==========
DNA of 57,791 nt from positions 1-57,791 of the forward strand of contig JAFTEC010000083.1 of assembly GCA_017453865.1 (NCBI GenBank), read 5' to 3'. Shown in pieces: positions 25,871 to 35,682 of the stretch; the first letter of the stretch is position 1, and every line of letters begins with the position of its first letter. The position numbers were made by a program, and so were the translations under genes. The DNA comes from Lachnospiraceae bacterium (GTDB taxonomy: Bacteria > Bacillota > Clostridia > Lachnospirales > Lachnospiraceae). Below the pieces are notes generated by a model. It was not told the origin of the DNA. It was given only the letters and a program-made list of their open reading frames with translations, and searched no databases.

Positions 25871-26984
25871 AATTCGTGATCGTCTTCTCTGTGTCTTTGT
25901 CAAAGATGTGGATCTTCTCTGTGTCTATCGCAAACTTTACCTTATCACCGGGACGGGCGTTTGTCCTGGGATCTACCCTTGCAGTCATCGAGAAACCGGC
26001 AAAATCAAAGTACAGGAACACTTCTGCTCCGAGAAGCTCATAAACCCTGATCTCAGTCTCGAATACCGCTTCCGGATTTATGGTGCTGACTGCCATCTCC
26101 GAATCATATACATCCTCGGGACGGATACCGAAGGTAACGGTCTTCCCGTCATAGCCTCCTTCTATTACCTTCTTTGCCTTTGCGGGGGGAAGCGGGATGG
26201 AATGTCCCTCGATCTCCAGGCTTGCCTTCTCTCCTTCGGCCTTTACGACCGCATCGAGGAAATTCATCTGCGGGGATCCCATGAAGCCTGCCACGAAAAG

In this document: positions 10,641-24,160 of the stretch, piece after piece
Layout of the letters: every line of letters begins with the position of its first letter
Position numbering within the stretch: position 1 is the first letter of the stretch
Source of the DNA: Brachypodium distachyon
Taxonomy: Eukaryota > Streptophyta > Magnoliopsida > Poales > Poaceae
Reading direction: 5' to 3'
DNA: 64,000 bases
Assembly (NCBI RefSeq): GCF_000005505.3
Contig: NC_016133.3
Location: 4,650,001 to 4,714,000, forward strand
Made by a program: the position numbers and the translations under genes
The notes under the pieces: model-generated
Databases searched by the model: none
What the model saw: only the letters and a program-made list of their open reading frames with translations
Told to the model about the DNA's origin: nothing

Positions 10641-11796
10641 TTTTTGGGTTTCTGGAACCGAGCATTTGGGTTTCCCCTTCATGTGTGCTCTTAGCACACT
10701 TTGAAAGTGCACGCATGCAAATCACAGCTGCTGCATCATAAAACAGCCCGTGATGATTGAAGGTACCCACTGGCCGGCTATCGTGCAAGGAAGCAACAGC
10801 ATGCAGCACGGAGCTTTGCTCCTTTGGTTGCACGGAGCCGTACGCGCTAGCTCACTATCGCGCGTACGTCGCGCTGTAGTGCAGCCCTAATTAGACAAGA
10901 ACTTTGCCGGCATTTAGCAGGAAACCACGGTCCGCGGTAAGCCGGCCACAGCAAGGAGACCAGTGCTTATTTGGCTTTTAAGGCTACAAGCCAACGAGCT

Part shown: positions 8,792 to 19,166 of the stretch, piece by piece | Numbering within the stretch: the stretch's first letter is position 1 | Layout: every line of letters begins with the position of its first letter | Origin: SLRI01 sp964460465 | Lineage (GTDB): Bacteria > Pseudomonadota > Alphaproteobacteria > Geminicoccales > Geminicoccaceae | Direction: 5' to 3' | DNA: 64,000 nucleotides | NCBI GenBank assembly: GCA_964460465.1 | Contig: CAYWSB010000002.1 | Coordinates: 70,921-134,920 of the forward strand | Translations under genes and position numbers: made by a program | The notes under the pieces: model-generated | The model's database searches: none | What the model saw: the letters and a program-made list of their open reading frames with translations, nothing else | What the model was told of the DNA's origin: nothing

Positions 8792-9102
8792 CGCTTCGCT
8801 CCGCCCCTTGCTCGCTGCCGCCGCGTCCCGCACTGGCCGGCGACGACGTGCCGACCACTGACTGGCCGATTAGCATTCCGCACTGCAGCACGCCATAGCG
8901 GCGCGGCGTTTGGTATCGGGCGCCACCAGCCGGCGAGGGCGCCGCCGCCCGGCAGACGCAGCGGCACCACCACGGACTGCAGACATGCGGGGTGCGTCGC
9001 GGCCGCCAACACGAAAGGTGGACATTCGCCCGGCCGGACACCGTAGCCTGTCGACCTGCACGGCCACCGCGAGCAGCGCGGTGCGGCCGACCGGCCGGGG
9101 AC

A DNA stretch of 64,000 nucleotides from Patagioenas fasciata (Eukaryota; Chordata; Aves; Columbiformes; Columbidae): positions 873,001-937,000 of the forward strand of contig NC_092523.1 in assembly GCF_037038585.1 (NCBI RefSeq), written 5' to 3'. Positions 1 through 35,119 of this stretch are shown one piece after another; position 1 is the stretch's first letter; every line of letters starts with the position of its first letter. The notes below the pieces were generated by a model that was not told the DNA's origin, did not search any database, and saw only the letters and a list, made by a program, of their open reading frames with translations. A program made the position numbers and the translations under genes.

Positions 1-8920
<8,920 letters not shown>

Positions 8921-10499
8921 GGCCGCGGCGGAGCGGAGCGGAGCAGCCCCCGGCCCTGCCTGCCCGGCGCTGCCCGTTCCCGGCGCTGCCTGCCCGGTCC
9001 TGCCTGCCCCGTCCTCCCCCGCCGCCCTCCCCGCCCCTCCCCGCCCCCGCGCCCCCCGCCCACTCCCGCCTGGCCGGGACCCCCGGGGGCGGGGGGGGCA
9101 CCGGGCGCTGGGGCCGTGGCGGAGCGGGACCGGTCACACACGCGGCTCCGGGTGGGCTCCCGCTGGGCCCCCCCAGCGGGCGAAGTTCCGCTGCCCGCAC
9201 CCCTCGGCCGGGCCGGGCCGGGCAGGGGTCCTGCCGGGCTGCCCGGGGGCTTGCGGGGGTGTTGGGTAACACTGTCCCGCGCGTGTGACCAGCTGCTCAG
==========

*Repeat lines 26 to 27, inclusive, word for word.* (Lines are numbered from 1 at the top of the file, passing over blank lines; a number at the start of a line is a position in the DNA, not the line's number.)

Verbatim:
10801 ATGCAGCACGGAGCTTTGCTCCTTTGGTTGCACGGAGCCGTACGCGCTAGCTCACTATCGCGCGTACGTCGCGCTGTAGTGCAGCCCTAATTAGACAAGA
10901 ACTTTGCCGGCATTTAGCAGGAAACCACGGTCCGCGGTAAGCCGGCCACAGCAAGGAGACCAGTGCTTATTTGGCTTTTAAGGCTACAAGCCAACGAGCT